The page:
NAIROBI, Kenya, Jul 31 – Banks, insurance companies and other financial institutions are being urged to establish a structured framework where they can share fraud information amongst themselves to help reduce the rise of money laundering and fraud cases in East Africa.,
Deloitte Director of Forensic and Litigation Support Robert Nyamu said that various East African banks have lost approximately Sh4.06 billion since 2011 due to fraud but the figure could be significantly understated due to the high number of unreported fraud cases.
“They can have an integrated system where they share this information on fraudsters, blacklisted parties, employees and suppliers and upload it, because right now we have a situation where fraudulent employees are going from bank to bank or from banks to insurance companies,” he said.
“In our view, they should not necessarily share the information with the public because some of the people might have used that information in the first place and it may cause concern to their business, but they should look for a structured way to share information among themselves,” he added.
Nyamu revealed that in 2010, the insurance industry in East Africa reported a loss of approximately Sh14.8 billion as a result of fraudulent claims, with the most common type of fraud being false motor insurance claims which have contributed to the increasing cost of motor insurance.
“Opportunistic Retail Fraud has also been named as a costly form of insurance claims fraud. This is where individuals exaggerate or inflate genuine claims to increase the value of a payout,” he explained.
He noted that banks are hesitant to share fraud information due to competition and the fear of hurting their reputation, but Nyamu emphasised that there needs to be implementation of the Proceeds of Crime and Anti-Money Laundering Act of 2009, in addition to partnerships between financial institutions where the sharing of fraud information is facilitated in order to strengthen regulatory guidelines aimed at enhancing risk management in banks.
“Various steps have been taking shape in order to have this law operational and we’re happy to note that they have a board constituted by the Financial Report Centre consisting of officials from the Central Bank and the Capital Markets Authority and we expect them to be fully operational in the next few months,” he stated.
He added that many institutions prefer internal resolution of fraud cases than referral to the law enforcement agencies due to reputational risk.
“We’re encouraged by the tremendous steps taken with regard to the integrated system insurance companies are looking to implement across the entire insurance industry by the end of this year,” he added.
Methods used to defraud banks include: identity theft, electronic funds transfers (EFT), bad cheques, credit card fraud, loan fraud, forgery of documents and investment scandals and Nyamu noted that in 2010, electronic fund transfers were responsible for the highest amounts stolen, followed by embezzlement and card fraud.
He acknowledged that there are many factors that contribute to fraud in the industry.
“Abundant liquidity in the industry makes it attractive to fraudsters and although pervasive use of technology enhances efficiency, it also facilitates swift execution of fraud by technology savvy fraudsters,” he stated.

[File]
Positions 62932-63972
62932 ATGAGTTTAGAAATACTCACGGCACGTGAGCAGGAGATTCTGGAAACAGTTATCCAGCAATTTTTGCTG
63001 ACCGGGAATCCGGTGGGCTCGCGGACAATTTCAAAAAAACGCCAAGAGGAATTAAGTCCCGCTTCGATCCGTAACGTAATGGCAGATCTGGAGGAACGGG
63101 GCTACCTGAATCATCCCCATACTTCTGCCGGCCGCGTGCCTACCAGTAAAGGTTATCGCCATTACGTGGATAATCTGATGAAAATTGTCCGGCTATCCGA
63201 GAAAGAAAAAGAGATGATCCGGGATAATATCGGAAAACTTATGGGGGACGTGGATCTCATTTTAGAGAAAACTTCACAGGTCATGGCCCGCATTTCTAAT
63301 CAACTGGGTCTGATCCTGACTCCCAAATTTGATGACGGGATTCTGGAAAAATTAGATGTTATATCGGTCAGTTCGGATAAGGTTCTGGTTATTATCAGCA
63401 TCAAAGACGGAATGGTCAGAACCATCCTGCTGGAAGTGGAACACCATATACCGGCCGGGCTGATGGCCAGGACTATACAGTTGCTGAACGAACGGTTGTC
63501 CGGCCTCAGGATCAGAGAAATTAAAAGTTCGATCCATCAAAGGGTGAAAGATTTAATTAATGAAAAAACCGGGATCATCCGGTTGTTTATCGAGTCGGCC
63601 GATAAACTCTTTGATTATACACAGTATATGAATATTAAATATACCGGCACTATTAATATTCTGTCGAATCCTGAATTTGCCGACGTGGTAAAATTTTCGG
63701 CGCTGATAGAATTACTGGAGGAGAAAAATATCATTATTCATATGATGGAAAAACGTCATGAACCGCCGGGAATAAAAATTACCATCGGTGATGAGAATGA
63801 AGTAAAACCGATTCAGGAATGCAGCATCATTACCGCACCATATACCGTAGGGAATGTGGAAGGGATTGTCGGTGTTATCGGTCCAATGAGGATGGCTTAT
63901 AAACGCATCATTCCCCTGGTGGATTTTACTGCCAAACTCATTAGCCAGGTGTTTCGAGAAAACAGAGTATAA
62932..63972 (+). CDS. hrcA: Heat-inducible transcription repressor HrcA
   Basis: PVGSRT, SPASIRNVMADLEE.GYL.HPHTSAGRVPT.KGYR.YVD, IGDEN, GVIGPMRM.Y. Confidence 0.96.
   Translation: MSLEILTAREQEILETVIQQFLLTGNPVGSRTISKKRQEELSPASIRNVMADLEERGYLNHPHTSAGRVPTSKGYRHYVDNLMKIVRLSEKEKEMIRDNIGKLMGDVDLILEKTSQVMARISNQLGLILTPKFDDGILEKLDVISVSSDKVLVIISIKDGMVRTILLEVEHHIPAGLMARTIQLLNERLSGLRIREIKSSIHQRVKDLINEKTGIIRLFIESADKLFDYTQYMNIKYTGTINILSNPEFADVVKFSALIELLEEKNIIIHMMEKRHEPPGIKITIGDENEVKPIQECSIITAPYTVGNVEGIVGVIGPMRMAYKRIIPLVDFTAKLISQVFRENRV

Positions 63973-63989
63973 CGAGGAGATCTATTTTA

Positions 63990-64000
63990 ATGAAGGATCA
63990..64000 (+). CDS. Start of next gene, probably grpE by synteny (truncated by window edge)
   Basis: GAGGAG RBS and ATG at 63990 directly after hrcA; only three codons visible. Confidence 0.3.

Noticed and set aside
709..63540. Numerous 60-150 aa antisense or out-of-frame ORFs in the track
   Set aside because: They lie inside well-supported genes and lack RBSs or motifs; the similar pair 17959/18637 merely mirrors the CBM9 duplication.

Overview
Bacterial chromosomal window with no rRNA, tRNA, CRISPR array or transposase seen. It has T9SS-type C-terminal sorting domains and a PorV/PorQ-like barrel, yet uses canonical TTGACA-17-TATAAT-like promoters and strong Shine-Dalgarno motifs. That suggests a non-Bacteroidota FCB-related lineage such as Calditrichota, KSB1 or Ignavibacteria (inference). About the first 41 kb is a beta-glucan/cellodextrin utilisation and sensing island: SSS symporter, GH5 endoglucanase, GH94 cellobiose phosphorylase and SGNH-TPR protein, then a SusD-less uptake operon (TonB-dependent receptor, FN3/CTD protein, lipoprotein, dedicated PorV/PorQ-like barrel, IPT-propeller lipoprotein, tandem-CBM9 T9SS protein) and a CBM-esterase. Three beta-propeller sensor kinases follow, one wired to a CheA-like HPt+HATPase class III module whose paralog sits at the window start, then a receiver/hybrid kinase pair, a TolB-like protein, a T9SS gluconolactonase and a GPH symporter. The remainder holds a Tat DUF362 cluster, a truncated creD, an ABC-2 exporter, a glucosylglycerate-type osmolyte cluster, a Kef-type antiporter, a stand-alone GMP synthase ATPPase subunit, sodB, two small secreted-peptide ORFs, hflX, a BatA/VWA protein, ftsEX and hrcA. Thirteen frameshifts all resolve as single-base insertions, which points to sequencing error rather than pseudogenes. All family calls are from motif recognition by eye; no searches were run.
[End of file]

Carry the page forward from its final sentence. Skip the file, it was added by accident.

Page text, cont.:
“There’s also problems with the manipulation of data and circumvention of IT controls by those with superior administrative rights or technology savvy employees and outsiders, while weak and inadequate internal controls provide a conducive environment for fraud and enable employees to work in collusion with third parties or internally,” he added.
Nyamu added that many financial institutions use anti-fraud units that do not have a direct reporting line to the Audit Committee, thus compromising their much needed independence and objectivity.
“Robust Fraud Risk Management (FRM) systems should be implemented in tandem with the growth and enhanced sophistication in the banking sector,” he said.
“Some institutions rush to implement technology based anti-fraud solutions that are not suitable for their nature or level of commercial activity or operations so the selection of a suitable FRM system should be preceded by a robust and detailed business and operational requirements mapping exercise,” he explained.
He advised financial institutions to adopt ongoing monitoring and evaluation of the FRM framework to ensure that the procedures in place are current and commensurate to the level of commercial activity and fraud trends in the industry and the business.
“Stringent Know Your Employee (KYE) procedures should be put in place to curb the ever increasing level of employee perpetrated fraud, which include stringent background checks prior to recruitment, ongoing monitoring of employees’ activities in high risk departments and proper segregation of duties and job rotation,” he said.
“There needs to be an implementation of robust IT control measures such as appropriate restriction and allocation of access rights, database access restriction, robust password management, and regular monitoring of inactive, dormant and suspended accounts,” he added.
He emphasised that no institution is immune to fraud, money laundering and related malfeasance so they all must put in place robust fraud risk management frameworks to mitigate their exposure accordingly.
“Investment in an appropriate technology-based control mechanism is recommended, but do not rush to implement off-the-shelf anti-fraud solutions prior to conducting a robust and detailed business and operational requirements mapping exercise,” he stressed.
“Invest wisely since it is well known that fraud and money laundering prevention is less expensive and more efficient than detection, investigation and recovery,” he said.